GN Electric Operations continued
Passenger trains, for observation. Be sure to make trips on
both Westinghouse and General Electric locomotives, for
you are liable to get either kind on any run.
After engineer makes several observation trips with regular
crews, he will be accompanied by Asst. Master Mechanic
in charge of operation and under his supervision the
student engineer will change places with regular man and
be given his turn at the controls. On completion of a
satisfactory number of trips (depending on man himself)
under supervision, men will be okayed for electric service.
For the first few pay trips they will see that Asst. Master
Mechanic in charge is notified in time to accompany them
over the road as an added precaution. Re-qualification is
necessary when away from electrical zone six months.
(d) Firemen, following their preliminary shop instruction,
will make student trips on road with regular crew and
learn the routine of making rounds every fifteen or twenty
minutes through the units and reporting to engineer each
time, OK if all is well and advising him if anything is
heating up around motor generator sets, bearings, resistor
units, tires or pantograph shoes torn up striking anything
on overhead system. In line with winter service, firemen
will make student trips on through trains to familiarize
themselves with heater cars. No extra firemen should take
a passenger call in cold weather unless familiar with
heater cars. The proper marking up of K. W. H. meter charts
at beginning and end of each run is very important,
particularly the date at end of run. Firemen will be okayed
at completion of student trips by Foreman or Asst. Master
Mechanic. Re-qualification is necessary when away from
electrical zone six months.
Electric Locomotive KWH Meter Charts
The electric locomotives are equipped with KWH meters
which register the motoring and regeneration KWH. Meter
charts for recording this data are supplied each cab.
Firemen will mark the meter charts as follows: At exact
point where the indicating pointers are, mark the outside
of all dials going out on a trip, and mark the inside of all
dials at end of a trip. Date chart on arrival date at end
of trip. Fill in all the data called for on the chart itself,
and sign chart. There are five dials on each meter and two
meters on each cab. The General Electric meters are equipped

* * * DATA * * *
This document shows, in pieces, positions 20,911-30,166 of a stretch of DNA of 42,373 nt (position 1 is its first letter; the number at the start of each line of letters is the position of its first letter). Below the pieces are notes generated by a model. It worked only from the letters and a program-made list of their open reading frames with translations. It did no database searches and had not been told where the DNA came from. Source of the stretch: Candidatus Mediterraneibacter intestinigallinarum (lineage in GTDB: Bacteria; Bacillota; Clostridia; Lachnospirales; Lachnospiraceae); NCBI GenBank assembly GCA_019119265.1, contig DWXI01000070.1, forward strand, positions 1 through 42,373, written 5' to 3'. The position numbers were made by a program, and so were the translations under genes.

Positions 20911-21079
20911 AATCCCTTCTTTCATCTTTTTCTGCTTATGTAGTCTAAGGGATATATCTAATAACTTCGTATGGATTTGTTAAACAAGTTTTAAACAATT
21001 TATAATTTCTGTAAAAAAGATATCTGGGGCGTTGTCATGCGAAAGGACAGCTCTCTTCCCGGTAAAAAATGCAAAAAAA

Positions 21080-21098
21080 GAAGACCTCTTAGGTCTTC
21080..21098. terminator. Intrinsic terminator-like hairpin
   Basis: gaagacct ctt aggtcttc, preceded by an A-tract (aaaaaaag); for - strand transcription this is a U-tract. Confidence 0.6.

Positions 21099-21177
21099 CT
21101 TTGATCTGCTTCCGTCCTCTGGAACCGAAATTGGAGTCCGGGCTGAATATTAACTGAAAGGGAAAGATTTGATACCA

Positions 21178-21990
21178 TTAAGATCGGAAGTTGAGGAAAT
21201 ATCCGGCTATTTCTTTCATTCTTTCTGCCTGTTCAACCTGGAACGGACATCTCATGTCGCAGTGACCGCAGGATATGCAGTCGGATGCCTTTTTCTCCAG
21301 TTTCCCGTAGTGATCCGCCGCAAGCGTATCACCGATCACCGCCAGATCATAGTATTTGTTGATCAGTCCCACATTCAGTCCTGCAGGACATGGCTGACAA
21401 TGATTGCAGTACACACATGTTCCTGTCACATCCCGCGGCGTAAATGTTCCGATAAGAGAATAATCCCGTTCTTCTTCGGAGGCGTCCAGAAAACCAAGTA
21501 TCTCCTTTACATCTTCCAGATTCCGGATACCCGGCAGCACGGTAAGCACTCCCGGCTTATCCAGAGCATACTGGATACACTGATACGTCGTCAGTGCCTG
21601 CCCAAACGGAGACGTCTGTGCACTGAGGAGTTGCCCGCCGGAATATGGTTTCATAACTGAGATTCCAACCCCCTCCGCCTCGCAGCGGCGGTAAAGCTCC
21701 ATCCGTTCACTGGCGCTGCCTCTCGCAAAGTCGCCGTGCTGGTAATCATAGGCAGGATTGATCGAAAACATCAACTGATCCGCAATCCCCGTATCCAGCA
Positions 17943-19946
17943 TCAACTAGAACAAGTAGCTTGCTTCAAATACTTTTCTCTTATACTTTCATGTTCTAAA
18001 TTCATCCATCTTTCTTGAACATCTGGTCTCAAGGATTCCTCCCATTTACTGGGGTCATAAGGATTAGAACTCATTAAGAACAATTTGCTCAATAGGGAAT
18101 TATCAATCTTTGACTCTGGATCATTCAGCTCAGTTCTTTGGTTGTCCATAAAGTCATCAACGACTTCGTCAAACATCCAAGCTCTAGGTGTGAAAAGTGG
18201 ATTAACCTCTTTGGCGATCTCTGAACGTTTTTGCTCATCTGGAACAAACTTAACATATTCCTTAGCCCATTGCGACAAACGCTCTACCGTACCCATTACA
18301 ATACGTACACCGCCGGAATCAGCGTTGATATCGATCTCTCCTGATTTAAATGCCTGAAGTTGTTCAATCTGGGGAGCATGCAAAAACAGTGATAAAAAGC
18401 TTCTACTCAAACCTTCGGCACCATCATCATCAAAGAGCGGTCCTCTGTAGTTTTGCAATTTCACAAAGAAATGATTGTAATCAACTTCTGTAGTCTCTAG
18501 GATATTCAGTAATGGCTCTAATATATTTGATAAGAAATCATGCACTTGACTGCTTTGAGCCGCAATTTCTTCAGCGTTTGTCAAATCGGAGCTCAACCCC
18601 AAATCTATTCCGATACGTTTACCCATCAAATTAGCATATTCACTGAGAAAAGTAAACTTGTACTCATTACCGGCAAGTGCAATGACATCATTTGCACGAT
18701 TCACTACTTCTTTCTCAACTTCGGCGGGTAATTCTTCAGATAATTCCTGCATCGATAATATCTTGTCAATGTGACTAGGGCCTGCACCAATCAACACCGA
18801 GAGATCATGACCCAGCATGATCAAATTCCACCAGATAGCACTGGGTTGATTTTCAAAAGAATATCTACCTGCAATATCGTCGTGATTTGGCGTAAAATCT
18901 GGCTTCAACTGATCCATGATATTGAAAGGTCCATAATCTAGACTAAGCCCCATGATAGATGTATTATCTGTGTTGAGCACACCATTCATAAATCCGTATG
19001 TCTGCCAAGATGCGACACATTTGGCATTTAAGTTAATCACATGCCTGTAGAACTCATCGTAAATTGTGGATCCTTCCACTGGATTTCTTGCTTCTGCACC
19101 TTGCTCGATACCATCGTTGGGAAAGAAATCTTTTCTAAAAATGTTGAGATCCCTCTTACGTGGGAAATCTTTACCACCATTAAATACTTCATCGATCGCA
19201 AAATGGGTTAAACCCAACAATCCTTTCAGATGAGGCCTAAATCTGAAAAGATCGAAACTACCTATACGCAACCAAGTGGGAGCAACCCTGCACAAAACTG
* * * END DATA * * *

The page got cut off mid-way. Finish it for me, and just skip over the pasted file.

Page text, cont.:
with vertical located dials with the smallest reading
at top and largest reading dial at bottom. The Westinghouse
have five dials also, with the lowest reading one on
a big circle enclosing the other four, of which the left hand
one is highest reading dial. Do not leave out any information
and use care in marking meter charts accurately.
Every cab movement must have a fully completed and
filled out meter chart, and even if no power is used firemen
will mark charts inside and outside dials, fill in all
information and write across chart "Towed dead from Station
A to Station B."
When crews are relieved on road they will complete their
charts fully at that point and sign them. The relief crew
will make out new charts from that point in to end of run.
Both crews to write particulars across face of charts such
as "No. 402 relieved at Station A." "Relieved No. 402 at
If one cab of a series is shut down at any point between
terminals, indicate same in writing across chart, such as
"5006-B towed dead Berne to Wenatchee."
Report any erratic action of meters at shop.
Data and Information for Electric Locomotive Crews
Visitors who are eligible to ride our electrics often ask
questions about them, which you ordinarily ought to know
if at all interested in your work.
Data: Locomotives 5000 to 5017.
Type of system: 11,000 volt, single phase, 25 cycle trolley.
Trolley construction: The inclined catenary type.
Locomotive type: Motor generator, taking the single phase
power at 11,000 volts A. C., transforming it inside
locomotive from 11,000 to (1,250 Westinghouse — 2,500
General Electric) for driving synchronous motor at 750
R.P.M. The synchronous motors drive D. C. generators
(General Electric 750 V. D. C. — Westinghouse 600
V.D.C.) which supply D. C. power to the traction motors
geared to the driving axles.
Locomotive ratings at full load —
General Electric 3,000 H.P. @ rail.